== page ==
Prehospital therapeutic hypothermia: Is it still cool?

ILCOR releases advisory statement on patient temperature management after ROSC


By Brian Behn

The Advanced Life Support Task Force of the International Liaison Committee on Resuscitation (ILCOR) issued an advisory statement in advance of the 2015 ECC and CPR guidelines. The evidence-based task force examined the benefits, potential harms, and outcomes of different methods of therapeutic hypothermia [1].

Targeted temperature management versus therapeutic hypothermia

It is important to understand the difference between targeted temperature management (TTM) and therapeutic hypothermia (TH) when interpreting ILCOR’s advisory statement. TTM is the practice of maintaining a post-cardiac arrest patient's temperature between 32 and 36 degrees Celsius and preventing a fever. A recent study showed no difference in outcomes between cooling to 32 C and maintaining a near normal temperature of 36 C [2].

TH is the practice of actively cooling a post-cardiac arrest patient to 32 C and keeping them at that specific temperature.

ILCOR is a multi-national consortium of agencies, including the American Heart Association, that composes resuscitation guidelines. The task force reviewed available evidence to answer these questions:

1. For patients who remain comatose after return of spontaneous circulation (ROSC), should targeted temperature management be used?

The task force answered yes. TTM should be used to prevent patients that achieve ROSC from becoming febrile. It is unclear if cooling to 32 C offers any benefits beyond those of cooling to 36 C. No recommendation for a specific temperature goal within the range of 32 to 36 C was made.  

2. Does early (prehospital) induction of targeted temperature management affect outcome? 

ILCOR states that further research is needed to answer this question; however, the advisory statement mentions seven different random controlled trials of prehospital TH following out-of-hospital cardiac arrest have failed to show any benefits on neurologic outcomes or mortality.

Memorable TH quotes from the ILCOR ALS advisory task force

Chilled saline for hypothermia induction removed

"We recommend against routine use of prehospital cooling with rapid infusion of large volumes of cold intravenous fluid immediately after ROSC (strong recommendation, moderate-quality evidence)."

What about other methods of cooling?

"Other cooling strategies and cooling during cardiopulmonary resuscitation in the prehospital setting have not been studied adequately, and further research in this area is needed."

Targeted temperature management rather than therapeutic hypothermia

"We suggest targeted temperature management as opposed to no targeted temperature management for adults with OHCA with an initial non-shockable rhythm (weak recommendation, very low-quality evidence) who remain unresponsive after ROSC."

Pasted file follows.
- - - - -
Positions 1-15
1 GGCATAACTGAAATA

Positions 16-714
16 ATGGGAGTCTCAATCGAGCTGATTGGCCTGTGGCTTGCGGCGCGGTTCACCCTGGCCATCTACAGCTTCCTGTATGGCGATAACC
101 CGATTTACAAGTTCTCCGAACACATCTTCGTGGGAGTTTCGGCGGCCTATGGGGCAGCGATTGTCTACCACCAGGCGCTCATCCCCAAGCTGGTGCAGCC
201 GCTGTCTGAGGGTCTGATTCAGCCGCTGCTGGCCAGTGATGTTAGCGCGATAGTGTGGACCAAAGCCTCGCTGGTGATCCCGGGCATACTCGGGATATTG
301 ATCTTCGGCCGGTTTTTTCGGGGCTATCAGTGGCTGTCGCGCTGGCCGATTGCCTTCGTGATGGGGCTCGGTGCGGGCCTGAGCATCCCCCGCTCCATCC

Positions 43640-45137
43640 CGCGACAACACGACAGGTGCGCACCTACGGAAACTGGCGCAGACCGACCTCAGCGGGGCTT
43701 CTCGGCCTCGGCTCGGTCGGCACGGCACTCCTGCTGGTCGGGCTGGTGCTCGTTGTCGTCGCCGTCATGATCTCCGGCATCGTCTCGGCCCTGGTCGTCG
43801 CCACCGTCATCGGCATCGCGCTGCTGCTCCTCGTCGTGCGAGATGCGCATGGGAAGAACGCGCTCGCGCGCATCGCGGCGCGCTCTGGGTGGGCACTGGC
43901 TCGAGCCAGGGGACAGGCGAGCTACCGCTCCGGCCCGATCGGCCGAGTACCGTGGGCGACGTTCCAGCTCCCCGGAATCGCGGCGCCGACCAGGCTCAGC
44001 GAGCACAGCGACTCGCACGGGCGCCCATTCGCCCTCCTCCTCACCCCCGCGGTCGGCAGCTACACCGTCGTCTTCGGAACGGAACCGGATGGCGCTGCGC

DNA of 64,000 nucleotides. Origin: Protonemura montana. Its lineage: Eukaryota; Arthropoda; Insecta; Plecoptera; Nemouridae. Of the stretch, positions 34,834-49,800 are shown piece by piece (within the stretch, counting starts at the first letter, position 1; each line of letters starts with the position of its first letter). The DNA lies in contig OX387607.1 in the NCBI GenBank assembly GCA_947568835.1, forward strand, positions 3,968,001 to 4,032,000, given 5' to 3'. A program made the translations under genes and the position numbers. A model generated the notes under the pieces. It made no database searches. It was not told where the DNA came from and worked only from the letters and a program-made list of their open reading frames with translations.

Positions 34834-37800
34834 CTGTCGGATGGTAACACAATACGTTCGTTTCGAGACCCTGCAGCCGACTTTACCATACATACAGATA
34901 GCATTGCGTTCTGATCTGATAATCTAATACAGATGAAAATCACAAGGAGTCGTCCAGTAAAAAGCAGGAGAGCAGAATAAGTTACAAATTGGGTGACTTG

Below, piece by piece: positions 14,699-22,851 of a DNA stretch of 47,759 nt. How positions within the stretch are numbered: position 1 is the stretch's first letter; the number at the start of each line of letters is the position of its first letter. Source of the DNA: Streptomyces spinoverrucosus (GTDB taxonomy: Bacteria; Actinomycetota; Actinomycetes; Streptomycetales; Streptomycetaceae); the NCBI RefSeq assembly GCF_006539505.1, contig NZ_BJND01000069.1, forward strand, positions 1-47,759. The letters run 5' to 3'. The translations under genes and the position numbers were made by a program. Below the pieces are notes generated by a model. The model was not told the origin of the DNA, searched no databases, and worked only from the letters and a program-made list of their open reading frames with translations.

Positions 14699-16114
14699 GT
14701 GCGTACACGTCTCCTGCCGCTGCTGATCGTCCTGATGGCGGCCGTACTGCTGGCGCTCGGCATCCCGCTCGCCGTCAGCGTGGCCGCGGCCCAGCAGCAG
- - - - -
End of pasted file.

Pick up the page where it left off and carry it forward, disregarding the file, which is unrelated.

Key takeaways for EMS

There are key takeaways for EMS from the ILCOR ALS task force advisory statement.

  • The 2015 ILCOR guidelines bring the practice of prehospital TH following adult cardiac arrest into question. There is little to no evidence that prehospital TH has any positive effects on long term outcomes such as neurologic recovery following cardiac arrest.
  • Using chilled saline for induction of prehospital TH is potentially harmful to patients and this practice should be abandoned. One well-powered study found patients who received chilled saline were more likely to re-arrest and that induction of TH with chilled saline led to increased rates of pulmonary edema [3].

We are still a few days away from the release of the official 2015 ILCOR/AHA guidelines but this advisory statement seems to suggest there may not be much of a role for prehospital induction of TH and that some methods of induction may be harmful.

About the author

Brian Behn, BA, NR-P, FP-C is a paramedic supervisor and quality assurance / quality improvement officer for Chaffee County EMS in Salida, Colorado.

References

  1. Michael W. Donnino, Lars W. Andersen, Katherine M. Berg, Joshua C. Reynolds, Jerry P. Nolan, Peter T. Morley, Eddy Lang, Michael N. Cocchi, Theodoros Xanthos, Clifton W. Callaway, and Jasmeet Soar. ILCOR Advisory Statement: Temperature Management After Cardiac Arrest: An Advisory Statement by the Advanced Life Support Task Force of the International Liaison Committee on Resuscitation and the American Heart Association Emergency Cardiovascular Care Committee and the Council on Cardiopulmonary, Critical Care, Perioperative and Resuscitation Circulation. 2015;10.1161/CIR.0000000000000313 published online before print October 4 2015, doi:10.1161/CIR.0000000000000313
  2. Nielsen N, Wetterslev J, Cronberg T, et al. Targeted temperature management at 33°C versus 36°C after cardiac arrest. N Engl J Med. 2013;369(23):2197-206.
  3. Kim F, Nichol G, Maynard C, et al. Effect of prehospital induction of mild hypothermia on survival and neurological status among adults with cardiac arrest: a randomized clinical trial. JAMA. 2014;311(1):45-52.

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